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Entertainment & Arts

‘Motown: the Musical’ — signed, sealed but will it deliver?

NEW YORK — The songs are among the most popular of the baby boom era — “My Girl,” “I Want You Back,” “Dancing in the Streets.” They may be the staple of oldies radio; they haven’t been part of a big Broadway musical. Now “Motown: The Musical” is about to become this season’s big bet on the drawing power of the jukebox.

The show will tell the real story that “Dreamgirls” was merely based on: the life of producer Berry Gordy, a onetime boxer who founded the Motown record label and signed some of the decade’s biggest R&B; stars, including the Supremes, the Temptations, the Four Tops, Smokey Robinson, the Jackson 5, Stevie Wonder and Marvin Gaye.

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Gordy wrote the book to the show, drawing on his experiences teaching black recording artists how to behave on the road, playing to racially divided audiences in the South during the civil rights era and romancing Diana Ross of the Supremes. Actors play the part of the Motown stars, with Charl Brown as an uncanny facsimile of Robinson, Valisia Lekae as Ross and Brandon Victor Dixon as Gordy.

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It’s a time period that audiences can’t seem to get enough of: “Dreamgirls,” “Hairspray” and “Memphis” all have succeeded on Broadway telling the story of people who use music and dance to overcome racial tensions.

But “Motown” has an added draw, producers say: beloved songs and a story that hasn’t been told. President Obama used Wonder’s “Signed, Sealed, Delivered, I’m Yours” during both of his presidential campaigns, and Chrysler recently seized on the popularity of the songs to launch a television ad that featured Gordy, sitting in the back of a 2013 Chrysler 300 Motown Edition, as “Ain’t No Mountain High Enough” plays.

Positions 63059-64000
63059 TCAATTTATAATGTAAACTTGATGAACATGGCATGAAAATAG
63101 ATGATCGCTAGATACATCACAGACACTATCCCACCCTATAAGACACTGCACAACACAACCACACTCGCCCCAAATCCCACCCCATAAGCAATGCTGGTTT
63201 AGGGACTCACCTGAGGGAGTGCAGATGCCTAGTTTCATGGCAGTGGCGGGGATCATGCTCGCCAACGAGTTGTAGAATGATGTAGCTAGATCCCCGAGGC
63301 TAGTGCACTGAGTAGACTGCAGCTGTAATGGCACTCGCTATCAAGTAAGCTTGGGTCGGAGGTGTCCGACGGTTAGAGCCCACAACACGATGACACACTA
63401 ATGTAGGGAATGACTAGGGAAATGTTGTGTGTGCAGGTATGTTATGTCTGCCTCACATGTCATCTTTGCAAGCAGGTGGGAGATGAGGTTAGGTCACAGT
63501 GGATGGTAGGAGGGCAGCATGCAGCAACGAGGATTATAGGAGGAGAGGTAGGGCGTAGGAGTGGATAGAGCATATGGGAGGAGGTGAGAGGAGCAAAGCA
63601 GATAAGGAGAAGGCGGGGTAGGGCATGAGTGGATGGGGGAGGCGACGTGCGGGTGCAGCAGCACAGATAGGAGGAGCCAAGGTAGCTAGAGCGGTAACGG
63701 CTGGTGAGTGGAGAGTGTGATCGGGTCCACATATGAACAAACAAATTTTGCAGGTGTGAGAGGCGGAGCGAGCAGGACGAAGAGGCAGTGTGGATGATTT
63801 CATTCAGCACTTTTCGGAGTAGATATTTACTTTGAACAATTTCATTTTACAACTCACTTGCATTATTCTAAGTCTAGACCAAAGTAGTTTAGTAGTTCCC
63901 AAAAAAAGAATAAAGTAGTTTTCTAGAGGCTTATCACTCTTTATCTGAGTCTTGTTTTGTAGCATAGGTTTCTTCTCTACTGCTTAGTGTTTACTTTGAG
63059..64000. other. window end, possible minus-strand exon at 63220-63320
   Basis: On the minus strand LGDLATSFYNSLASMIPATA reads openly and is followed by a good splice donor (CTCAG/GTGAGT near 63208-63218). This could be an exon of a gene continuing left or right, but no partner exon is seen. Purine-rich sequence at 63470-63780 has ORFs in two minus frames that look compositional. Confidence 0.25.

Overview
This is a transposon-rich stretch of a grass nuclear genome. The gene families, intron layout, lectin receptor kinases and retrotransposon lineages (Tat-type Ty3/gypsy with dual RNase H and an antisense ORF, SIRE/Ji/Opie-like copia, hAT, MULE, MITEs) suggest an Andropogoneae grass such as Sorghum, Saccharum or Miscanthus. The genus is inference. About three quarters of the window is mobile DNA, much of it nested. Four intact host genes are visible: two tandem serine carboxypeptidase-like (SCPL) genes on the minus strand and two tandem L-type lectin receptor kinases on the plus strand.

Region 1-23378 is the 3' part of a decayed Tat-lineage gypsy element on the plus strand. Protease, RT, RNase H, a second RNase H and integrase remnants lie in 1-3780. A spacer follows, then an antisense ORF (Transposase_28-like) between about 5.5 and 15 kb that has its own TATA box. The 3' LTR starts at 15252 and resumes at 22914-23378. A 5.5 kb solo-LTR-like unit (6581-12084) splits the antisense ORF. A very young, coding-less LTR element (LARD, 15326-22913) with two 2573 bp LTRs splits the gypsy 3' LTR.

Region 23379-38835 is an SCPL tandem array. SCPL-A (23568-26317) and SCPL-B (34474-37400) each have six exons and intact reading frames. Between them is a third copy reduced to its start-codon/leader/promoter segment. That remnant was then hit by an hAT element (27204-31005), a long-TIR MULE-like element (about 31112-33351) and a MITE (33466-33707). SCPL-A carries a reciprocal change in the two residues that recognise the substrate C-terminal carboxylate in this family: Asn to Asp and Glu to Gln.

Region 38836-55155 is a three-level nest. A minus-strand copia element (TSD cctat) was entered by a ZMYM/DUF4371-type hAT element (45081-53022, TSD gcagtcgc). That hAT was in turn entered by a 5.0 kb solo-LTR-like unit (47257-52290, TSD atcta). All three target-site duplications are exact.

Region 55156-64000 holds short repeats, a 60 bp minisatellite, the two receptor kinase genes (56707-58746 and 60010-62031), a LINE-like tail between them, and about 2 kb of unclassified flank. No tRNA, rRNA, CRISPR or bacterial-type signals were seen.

“Motown music is relevant and contagious,” said Kevin McCollum, one of the show’s producers, who was also a producer on “Avenue Q” and “Rent.” “And it’s never been mined from this point of view.”

The popularity of the time period can be explained by two words: baby boomers. Older audiences are most able to afford the high ticket prices on Broadway. They grew up in the 1950s and 1960s and want to relive the era.

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The show is regarded by Broadway observers as a commercial, if not critical, contender. “Motown: The Musical” cracked the million-dollar mark after its first week of previews, grossing $1.03 million after seven performances at the Lunt-Fontanne Theatre in New York. That’s the first time a Broadway show has surpassed $1 million in sales without first having an out-of-town tryout.

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“We’re seeing all kinds of audience, all kinds of groups, booking this show,” said Stephanie Lee, president of Group Sales Box Office, which sells tickets to groups. “It’s reaching every type of theater-goer and crossing all age and ethnic demographics.”

Producers say that audiences want to hear these familiar songs, perhaps more than they ever have. Doug Morris, the current chairman and chief executive of Sony Music Entertainment, who is also a “Motown: The Musical” producer, says shows such as “American Idol” seldom use new work. “You never hear an original song,” he said. “There’s a reason for that — when they’ve tried, you hear the television sets going off around the country.”